You're likely to start by seeing your family doctor or a general practitioner. However, in some cases when you call to set up an appointment, you may be referred immediately to a doctor who specializes in diabetes (endocrinologist) or in heart disease (cardiologist).
What you can do
Aug. 22, 2014
- Be aware of any pre-appointment restrictions. At the time you make the appointment, ask if there's anything you need to do in advance. This might include restricting your diet, such as for a fasting blood sugar test or a cholesterol test.
- Make a list. Write down your symptoms and a list of all the medications and supplements you're taking regularly.
- Record your family medical history. In particular, note any relatives who have had diabetes, heart attacks or strokes.
- Take a family member or friend along. Sometimes it can be difficult to recall all the information provided to you during an appointment. Someone who accompanies you may remember something that you missed or forgot.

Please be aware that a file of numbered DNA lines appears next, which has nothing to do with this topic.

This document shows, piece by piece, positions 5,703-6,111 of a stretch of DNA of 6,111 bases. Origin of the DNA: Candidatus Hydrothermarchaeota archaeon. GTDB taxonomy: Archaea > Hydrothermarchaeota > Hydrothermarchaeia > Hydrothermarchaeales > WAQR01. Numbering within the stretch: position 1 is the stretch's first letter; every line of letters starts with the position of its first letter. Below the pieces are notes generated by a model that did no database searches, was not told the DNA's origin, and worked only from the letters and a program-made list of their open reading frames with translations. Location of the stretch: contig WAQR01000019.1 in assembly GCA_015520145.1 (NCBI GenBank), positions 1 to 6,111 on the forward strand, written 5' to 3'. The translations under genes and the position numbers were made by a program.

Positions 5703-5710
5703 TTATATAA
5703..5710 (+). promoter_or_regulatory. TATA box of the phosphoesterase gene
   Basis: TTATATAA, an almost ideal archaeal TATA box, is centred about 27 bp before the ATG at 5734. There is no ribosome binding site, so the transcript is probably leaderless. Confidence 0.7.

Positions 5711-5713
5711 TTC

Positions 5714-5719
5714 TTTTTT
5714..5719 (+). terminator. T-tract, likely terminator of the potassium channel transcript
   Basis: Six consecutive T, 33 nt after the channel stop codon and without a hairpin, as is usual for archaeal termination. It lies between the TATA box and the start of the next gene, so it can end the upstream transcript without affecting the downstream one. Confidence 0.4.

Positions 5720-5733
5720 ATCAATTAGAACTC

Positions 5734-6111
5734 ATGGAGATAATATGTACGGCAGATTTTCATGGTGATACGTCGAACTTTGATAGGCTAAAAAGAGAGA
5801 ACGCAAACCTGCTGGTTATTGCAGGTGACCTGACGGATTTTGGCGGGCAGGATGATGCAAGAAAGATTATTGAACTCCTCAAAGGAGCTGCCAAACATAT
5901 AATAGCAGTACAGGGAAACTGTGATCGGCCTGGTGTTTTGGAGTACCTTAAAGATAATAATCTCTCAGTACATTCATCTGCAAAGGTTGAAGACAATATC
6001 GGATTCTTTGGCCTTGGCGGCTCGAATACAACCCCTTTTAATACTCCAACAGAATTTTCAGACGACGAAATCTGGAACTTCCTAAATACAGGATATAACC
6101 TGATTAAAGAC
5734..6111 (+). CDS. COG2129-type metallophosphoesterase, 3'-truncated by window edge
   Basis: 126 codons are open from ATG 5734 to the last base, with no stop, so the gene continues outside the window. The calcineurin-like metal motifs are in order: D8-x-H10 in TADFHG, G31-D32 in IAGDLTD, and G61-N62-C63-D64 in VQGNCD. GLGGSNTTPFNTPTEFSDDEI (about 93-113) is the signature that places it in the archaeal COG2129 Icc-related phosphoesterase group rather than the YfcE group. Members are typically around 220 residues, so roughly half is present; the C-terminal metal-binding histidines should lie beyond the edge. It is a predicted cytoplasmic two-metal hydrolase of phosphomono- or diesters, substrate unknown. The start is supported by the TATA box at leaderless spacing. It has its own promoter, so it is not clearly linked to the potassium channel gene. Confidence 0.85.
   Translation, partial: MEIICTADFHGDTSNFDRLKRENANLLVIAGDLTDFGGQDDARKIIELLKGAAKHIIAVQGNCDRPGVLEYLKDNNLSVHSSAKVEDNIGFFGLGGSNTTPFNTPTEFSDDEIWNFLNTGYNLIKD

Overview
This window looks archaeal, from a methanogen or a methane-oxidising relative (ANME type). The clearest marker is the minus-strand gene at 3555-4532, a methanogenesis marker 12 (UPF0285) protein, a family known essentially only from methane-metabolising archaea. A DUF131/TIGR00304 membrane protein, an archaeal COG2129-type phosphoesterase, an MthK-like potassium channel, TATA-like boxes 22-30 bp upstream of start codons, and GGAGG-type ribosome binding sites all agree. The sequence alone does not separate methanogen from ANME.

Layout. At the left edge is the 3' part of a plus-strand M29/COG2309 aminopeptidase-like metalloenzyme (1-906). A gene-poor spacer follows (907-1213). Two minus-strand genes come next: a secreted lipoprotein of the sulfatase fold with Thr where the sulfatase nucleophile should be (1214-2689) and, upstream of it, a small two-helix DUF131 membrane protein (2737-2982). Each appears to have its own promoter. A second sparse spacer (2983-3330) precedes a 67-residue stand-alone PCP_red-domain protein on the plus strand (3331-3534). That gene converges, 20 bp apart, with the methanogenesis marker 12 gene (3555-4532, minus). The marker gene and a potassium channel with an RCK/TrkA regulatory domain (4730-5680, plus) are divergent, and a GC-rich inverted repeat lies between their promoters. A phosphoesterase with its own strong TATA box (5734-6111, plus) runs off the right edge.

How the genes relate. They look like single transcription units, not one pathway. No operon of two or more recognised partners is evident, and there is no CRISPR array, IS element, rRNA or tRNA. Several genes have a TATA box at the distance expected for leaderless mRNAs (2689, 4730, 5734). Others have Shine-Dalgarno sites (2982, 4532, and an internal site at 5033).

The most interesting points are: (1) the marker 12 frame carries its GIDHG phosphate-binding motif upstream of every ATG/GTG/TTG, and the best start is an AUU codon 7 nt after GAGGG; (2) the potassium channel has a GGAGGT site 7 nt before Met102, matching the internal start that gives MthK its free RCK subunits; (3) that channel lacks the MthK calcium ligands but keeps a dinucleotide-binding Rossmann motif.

- Metabolic syndrome. National Heart, Lung, and Blood Institute. http://www.nhlbi.nih.gov/health/health-topics/topics/ms. Accessed June 12, 2014.
- Insulin resistance and prediabetes. National Institute of Diabetes and Digestive and Kidney Disorders. http://diabetes.niddk.nih.gov/dm/pubs/insulinresistance. Accessed June 12, 2014.
- Jameson JL, et al. Endocrinology. 6th ed. Philadelphia, Pa.: Saunders Elsevier; 2010. https://www.clinicalkey.com. Accessed June 12, 2014.
- Meigs JB. The metabolic syndrome (insulin resistance syndrome or syndrome X). http://www.uptodate.com/home. Accessed June 12, 2014.
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